Former Chief Information Officer Susie Strangfield is out of a job and likely to sue the Oregon Department of Education. And her ouster raises questions about the agency’s process for disciplining staff.
Strangfield’s case began in early January when she was suspended for “inappropriate workplace conduct.”
“I was in meetings one day and then fell off the face of the planet,” Strangfield said.
She sat by her home computer for weeks, forbidden from contacting anyone but her supervisor or human resources.
In a field dominated by men, Strangfield was the education agency’s first female CIO. For much of last winter and spring, she worked from home as the department investigated her.
“It was two weeks, nothing. Another two weeks, still nothing,” Strangfield recalled. “This went on for nearly four months. So clearly when we did get to the interview, they were digging for anything they could.”
In the weeks after her departure, Strangfield’s colleagues learned she was on administrative leave, but didn’t know why. They speculated she had created some kind of legal problem for the department. The department offered no details, and Strangfield was told not to contact anyone other than her supervisor and the human resources department.
Then in mid-March, officials summoned Strangfield to the department’s building in Salem for an investigative interview.
She arrived with her attorneys, but with no idea what to expect. She was met by her supervisor, Assistant Superintendent Rick Crager, and the department’s head of human resources, Krista Campbell, as well as Senior Attorney General Brena Moyer Lopez from the state Justice Department.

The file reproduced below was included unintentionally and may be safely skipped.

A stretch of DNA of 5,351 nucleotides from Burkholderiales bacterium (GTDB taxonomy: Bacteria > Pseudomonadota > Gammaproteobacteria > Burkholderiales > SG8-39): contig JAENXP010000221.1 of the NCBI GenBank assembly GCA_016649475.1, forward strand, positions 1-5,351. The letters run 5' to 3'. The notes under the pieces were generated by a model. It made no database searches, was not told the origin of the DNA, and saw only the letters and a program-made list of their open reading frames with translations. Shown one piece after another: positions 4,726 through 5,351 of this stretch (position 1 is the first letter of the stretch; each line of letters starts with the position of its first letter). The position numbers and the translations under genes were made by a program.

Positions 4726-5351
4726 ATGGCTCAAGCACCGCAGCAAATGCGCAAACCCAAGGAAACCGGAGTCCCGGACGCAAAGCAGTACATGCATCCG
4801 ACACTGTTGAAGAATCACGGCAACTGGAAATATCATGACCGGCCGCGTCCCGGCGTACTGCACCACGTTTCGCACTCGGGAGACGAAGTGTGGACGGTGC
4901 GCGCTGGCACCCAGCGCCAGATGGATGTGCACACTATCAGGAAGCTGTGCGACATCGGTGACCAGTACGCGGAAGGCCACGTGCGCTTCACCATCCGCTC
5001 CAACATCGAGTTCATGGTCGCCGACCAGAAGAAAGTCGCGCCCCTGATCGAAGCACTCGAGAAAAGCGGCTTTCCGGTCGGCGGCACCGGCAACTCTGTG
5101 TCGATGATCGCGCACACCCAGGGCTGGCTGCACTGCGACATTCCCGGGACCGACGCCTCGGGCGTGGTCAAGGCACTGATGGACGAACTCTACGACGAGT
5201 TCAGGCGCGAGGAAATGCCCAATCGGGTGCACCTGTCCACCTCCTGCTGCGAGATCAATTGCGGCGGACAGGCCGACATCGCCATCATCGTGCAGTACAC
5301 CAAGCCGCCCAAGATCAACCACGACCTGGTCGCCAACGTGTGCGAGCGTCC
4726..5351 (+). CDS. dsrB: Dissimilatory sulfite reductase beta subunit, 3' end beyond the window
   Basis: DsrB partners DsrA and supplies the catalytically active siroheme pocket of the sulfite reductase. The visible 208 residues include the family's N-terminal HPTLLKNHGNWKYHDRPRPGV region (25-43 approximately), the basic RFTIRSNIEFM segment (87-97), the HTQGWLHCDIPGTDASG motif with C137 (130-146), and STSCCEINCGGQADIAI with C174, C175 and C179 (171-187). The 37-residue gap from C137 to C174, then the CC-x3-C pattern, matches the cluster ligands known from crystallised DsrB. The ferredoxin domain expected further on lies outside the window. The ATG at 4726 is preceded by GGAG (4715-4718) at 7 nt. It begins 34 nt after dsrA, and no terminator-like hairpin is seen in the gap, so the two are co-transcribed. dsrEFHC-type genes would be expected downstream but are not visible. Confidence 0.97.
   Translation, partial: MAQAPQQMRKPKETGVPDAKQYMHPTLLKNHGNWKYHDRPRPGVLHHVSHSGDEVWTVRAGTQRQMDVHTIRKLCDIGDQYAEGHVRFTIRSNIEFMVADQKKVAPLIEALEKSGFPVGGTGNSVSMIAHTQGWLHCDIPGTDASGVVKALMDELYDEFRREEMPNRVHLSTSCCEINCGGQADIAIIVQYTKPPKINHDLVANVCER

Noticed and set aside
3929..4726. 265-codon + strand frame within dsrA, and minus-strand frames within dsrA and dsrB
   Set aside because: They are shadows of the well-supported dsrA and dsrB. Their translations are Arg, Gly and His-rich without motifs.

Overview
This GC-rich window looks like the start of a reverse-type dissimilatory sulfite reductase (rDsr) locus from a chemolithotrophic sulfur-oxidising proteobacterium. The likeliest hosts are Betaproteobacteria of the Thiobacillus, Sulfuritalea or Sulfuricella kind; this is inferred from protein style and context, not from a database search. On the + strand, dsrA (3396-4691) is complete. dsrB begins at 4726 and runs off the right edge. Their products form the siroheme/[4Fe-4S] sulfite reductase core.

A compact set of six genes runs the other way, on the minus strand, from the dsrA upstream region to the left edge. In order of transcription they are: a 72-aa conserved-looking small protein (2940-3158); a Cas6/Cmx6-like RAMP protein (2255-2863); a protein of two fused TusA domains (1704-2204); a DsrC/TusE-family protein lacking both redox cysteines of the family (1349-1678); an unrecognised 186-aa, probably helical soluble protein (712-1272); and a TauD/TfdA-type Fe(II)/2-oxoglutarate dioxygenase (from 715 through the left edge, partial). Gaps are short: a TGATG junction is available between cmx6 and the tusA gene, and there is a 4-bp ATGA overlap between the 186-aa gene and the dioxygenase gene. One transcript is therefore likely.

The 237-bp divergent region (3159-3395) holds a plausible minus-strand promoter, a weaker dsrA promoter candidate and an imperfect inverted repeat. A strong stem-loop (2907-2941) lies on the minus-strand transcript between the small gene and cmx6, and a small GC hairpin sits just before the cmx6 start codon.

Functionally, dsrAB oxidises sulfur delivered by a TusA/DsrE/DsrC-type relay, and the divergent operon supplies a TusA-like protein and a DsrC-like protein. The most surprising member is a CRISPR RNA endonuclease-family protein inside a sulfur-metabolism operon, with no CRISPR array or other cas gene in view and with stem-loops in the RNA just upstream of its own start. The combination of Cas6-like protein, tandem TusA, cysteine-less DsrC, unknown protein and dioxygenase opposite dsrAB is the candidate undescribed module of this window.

Strangfield’s interview lasted about three and a half hours, much of it involving Campbell quoting Strangfield’s past statements as the CIO.
“’Where are you on this?’ ‘When are you going to get this done?’ ‘No, we’re not going to do that,’ and ‘No, that makes no sense.’ Are those accurate statements (you made)?” Campbell asked.
“I don’t know about the ‘no, that doesn’t make any sense,’ without further context,” Strangfield responded. “But in my role as the CIO, I might ask ‘where are we on this’ … It’s a status update.”
Campbell asked if Strangfield raised her voice at an employee over the phone. She asked about a tense interaction over a training she was trying to schedule with a manager who reported to her.
Campbell asked if Strangfield lashed out at a subordinate, because she hadn’t seen a meeting agenda beforehand.
“The content that they presented, they did a great job of explaining,” Strangfield replied, explaining that the meeting was one that she typically facilitated. “I would’ve liked a heads-up.”
There was a lengthy discussion about miscommunication over an off-site meeting a short walk from the department building. Campbell asked if Strangfield walked to that meeting wearing the earbuds for her cellphone, even though a colleague was walking nearby.